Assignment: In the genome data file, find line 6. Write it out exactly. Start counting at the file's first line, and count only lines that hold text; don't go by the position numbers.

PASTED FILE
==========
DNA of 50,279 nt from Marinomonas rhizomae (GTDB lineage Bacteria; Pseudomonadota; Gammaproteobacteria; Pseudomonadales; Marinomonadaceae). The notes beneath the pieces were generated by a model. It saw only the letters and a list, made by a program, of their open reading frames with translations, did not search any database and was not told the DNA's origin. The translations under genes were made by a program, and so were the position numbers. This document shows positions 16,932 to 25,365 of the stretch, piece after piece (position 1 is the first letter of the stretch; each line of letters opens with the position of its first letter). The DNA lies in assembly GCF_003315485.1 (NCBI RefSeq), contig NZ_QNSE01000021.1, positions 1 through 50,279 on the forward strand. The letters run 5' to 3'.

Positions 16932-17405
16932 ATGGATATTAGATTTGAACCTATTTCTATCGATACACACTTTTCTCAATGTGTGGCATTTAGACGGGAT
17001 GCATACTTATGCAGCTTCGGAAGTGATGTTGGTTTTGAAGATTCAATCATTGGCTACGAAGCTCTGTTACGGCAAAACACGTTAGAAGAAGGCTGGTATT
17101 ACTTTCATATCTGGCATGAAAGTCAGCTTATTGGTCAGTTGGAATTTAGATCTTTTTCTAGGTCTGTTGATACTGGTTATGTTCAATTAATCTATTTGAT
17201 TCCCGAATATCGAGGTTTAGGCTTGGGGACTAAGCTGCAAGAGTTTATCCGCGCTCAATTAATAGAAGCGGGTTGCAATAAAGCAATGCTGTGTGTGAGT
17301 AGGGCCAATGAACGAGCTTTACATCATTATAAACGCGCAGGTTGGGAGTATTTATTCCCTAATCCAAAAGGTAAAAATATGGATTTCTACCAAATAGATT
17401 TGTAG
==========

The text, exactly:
17201 TCCCGAATATCGAGGTTTAGGCTTGGGGACTAAGCTGCAAGAGTTTATCCGCGCTCAATTAATAGAAGCGGGTTGCAATAAAGCAATGCTGTGTGTGAGT